DI-UMONS : Dépôt institutionnel de l’université de Mons

Recherche transversale
(titres de publication, de périodique et noms de colloque inclus)
2016-07-05 - Colloque/Présentation - poster - Anglais - 1 page(s)

Baroni Alexandra, Parumasivam Thaigarajan, Abdelghany Sharif, Dubois Philippe , Blankert Bertrand , Mespouille Laetitia , Chan Hak-Kim, "Polytrimethylene carbonate nanoparticles formulation for drug delivery-A preliminary study." in 3rd Researcher's Day of the Materials Research Institute, MONS, Belgique, 2016

  • Codes CREF : Chimie macromoléculaire (DI1315)
  • Unités de recherche UMONS : Matériaux Polymères et Composites (S816), Analyse pharmaceutique (M130)
  • Instituts UMONS : Institut de Recherche en Science et Ingénierie des Matériaux (Matériaux)
  • Centres UMONS : Centre d’Innovation et de Recherche en Matériaux Polymères (CIRMAP)

Abstract(s) :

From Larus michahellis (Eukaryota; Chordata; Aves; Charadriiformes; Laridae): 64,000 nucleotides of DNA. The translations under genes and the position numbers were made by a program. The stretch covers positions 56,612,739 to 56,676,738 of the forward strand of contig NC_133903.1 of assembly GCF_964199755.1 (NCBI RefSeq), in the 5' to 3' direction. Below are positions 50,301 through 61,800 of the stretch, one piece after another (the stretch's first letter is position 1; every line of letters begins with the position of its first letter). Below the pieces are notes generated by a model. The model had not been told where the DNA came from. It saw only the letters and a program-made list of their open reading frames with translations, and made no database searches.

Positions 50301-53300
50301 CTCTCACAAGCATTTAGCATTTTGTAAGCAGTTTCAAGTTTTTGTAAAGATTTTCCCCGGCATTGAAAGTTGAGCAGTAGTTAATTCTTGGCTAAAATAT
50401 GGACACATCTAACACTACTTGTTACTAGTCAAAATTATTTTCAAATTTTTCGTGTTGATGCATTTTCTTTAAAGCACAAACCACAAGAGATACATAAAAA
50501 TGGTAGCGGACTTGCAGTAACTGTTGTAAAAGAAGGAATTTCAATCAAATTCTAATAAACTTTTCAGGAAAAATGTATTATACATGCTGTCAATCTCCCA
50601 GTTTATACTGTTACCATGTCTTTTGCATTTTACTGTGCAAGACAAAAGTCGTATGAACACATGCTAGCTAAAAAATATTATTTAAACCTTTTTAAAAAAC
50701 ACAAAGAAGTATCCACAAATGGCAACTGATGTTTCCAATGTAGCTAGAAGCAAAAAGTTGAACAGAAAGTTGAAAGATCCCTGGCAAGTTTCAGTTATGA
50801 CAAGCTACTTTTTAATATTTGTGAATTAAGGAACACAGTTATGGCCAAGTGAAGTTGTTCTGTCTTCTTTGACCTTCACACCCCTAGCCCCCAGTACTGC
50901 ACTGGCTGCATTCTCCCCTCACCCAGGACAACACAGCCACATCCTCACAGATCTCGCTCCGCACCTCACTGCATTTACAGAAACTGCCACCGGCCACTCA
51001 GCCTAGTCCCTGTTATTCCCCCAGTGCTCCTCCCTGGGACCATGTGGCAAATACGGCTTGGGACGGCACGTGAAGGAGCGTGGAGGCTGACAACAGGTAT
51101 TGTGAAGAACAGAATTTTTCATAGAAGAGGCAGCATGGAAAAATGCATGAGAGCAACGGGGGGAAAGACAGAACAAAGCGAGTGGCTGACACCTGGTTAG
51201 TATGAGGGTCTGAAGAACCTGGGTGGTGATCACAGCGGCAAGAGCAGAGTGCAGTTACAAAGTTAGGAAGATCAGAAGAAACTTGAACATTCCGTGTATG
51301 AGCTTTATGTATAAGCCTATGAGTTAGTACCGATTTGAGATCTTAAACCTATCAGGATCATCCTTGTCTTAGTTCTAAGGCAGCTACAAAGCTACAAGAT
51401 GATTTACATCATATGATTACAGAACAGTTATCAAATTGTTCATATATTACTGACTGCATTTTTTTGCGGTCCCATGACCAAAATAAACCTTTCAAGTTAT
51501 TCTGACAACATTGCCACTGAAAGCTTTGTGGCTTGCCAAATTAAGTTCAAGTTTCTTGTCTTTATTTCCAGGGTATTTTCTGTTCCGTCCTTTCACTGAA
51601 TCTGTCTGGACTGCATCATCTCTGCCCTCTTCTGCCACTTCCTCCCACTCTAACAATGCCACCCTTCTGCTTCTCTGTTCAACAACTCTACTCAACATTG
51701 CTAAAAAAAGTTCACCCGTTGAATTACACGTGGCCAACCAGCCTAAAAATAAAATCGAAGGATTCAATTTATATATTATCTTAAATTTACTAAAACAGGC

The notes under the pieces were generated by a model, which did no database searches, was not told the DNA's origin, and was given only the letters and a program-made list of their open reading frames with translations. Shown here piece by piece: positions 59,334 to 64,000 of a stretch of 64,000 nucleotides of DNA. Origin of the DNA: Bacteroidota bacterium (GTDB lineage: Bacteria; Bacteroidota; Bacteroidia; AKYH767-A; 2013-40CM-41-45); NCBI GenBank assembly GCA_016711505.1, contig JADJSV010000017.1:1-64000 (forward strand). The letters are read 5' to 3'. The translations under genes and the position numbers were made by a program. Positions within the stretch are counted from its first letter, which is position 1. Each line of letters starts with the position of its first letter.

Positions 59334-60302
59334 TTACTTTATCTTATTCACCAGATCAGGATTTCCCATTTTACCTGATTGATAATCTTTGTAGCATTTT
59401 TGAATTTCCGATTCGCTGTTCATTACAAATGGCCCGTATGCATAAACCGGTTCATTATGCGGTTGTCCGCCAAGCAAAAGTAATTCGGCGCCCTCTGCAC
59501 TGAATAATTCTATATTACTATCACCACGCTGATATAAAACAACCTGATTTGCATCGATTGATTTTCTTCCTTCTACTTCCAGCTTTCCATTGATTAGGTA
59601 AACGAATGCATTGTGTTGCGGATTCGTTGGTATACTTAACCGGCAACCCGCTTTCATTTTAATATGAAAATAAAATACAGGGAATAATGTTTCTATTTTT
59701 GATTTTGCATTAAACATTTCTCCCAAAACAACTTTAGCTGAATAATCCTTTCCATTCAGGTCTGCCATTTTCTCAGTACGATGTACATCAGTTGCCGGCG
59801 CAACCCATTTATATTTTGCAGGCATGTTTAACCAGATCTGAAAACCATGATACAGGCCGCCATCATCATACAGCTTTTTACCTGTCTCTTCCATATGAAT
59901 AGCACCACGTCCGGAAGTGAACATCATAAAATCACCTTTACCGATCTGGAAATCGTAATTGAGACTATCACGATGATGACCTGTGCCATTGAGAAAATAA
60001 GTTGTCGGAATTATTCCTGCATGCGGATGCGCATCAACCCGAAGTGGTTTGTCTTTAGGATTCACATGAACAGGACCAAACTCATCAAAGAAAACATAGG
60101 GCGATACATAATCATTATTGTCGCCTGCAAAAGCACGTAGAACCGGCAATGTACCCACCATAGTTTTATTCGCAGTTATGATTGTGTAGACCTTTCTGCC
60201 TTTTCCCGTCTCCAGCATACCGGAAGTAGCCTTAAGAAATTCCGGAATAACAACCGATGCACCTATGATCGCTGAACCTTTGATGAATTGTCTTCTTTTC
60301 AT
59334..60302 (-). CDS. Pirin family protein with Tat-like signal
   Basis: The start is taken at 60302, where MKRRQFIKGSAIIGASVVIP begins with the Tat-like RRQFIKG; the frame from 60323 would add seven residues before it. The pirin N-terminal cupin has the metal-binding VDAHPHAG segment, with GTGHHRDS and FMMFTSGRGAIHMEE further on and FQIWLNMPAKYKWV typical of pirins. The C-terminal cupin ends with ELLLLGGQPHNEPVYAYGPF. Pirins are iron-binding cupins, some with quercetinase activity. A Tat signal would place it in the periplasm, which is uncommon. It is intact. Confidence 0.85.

(Anglais) Over the past decade, the use of aliphatic polycarbonates has attracted increased attention in the field of drug delivery owing to their ability to form biocompatible nanocarriers that are safer and less toxic than viral ones and some synthetic gold standard polymers (e.g. poly(ethylenimine, PEI)[1]. Moreover, their fast biodegradability and resorbability occurring without the formation of acidic compounds make them more attractive than some aliphatic polyesters currently in use (e.g. PLA, PCL)[2]. Particularly, polytrimethylene carbonate (PTMC) is widely studied for soft tissue regeneration and functionalized micelles and hydrogels formation regarding its low glass transition temperature (~ - 20°C) and its hydrophobicity[3]. Its controlled and easy synthesis by ring-opening polymerization (ROP) of the commercially available trimethylene carbonate (TMC), using a metal-free and non-toxic catalyst[4], allows fast production of well-defined samples (dispersity, Ɖ ~1,1)[5]. This communication presents a preliminary study on nanoformulation of solid PTMC nanoparticles using the double emulsion – evaporation technique[6]. Its relevance for drug delivery was assessed by repeatability of the size and their ability to encapsulate a model ionisable drug, disodium cromoglycate, classically used for asthma treatment. Controlled PTMC-OH sample was produced according to a well-reported protocol[5] using DBU (1 Eq.) as catalyst, resulting in polymer chains characterized by an average molecular weight and a dispersity of Mn = 4.400 g/mol and Ɖ ~ 1,3, respectively. Nanoparticles were then produced by a double-emulsion evaporation technique involving 3 phases (w/o/w): i. an aqueous phase containing the drug dissolved in deionized (DI) water ; ii. an organic phase composed of PTMC dissolved in dichloromethane (DCM) ; iii. a second aqueous phase with polyvinyl alcohol (PVA) surfactant at 2,5 % (w/v) in DI water. Each sonication is achieved during 2 minutes (Pulse mode, Intensity 4, Cycle 20) in an ice bath. Nanoparticles size (Zsize ~ 180 nm) and zeta potential (ζpot ~ 0 mV) were measured by dynamic light scattering (DLS) and showed a good repeatability. Images were obtained with TEM. The entrapment efficiency (EE) of the drug was found to be around 15 % and was calculated by an indirect method using HPLC-UV (detector was set at 326 nm, separation was performed on a Luna C18 Column in isocratic mode with a monobasic potassium phosphate (0,025 M, pH 3.0) / Methanol (55/45 v/v) mixtures as mobile phase at 20 °C; flow rate = 1 mL/min). Through our approach, we have validated that this family of bioresorbable polymers offers great potential in the field of controlled drug release.   [1] J. Zhou, J. Liu, C. J. Cheng, T. R. Patel, C. E. Weller, J. M. Piepmeier, Z. Jiang, and W. M. Saltzman, “Biodegradable poly(amine-co-ester) terpolymers for targeted gene delivery.,” Nat. Mater., vol. 11, no. 1, pp. 82–90, 2012. [2] Z. Zhang, R. Kuijer, S. K. Bulstra, D. W. Grijpma, and J. Feijen, “The in vivo and in vitro degradation behavior of poly(trimethylene carbonate),” Biomaterials, vol. 27, no. 9, pp. 1741–1748, 2006. [3] K. Fukushima, “Poly(trimethylene carbonate)-based polymers engineered for biodegradable functional biomaterials,” Biomater. Sci., vol. 4, no. 1, pp. 9–24, 2016. [4] A. Nachtergael, O. Coulembier, P. Dubois, M. Helvenstein, P. Duez, B. Blankert, and L. Mespouille, “Organocatalysis paradigm revisited: Are metal-free catalysts really harmless?,” Biomacromolecules, vol. 16, no. 2, pp. 507–514, 2015. [5] F. a Leibfarth, B. G. G. Lohmeijer, F. Nederberg, C. Russell, J. W. Logan, R. M. Waymouth, and J. L. Hedrick, “Organocatalytic Ring Opening Polymerization of Cyclic Monomers: Mechanistic and Synthetic Studies,” vol. 48, no. 1, pp. 984–985, 2007. [6] B. V. N. Nagavarma, H. K. S. Yadav, A. Ayaz, L. S. Vasudha, and H. G. Shivakumar, “Different techniques for preparation of polymeric nanoparticles - a reviw,” Asian J. Pharm. Clin. Res., vol. 5, no. 3, pp. 16–23, 2012.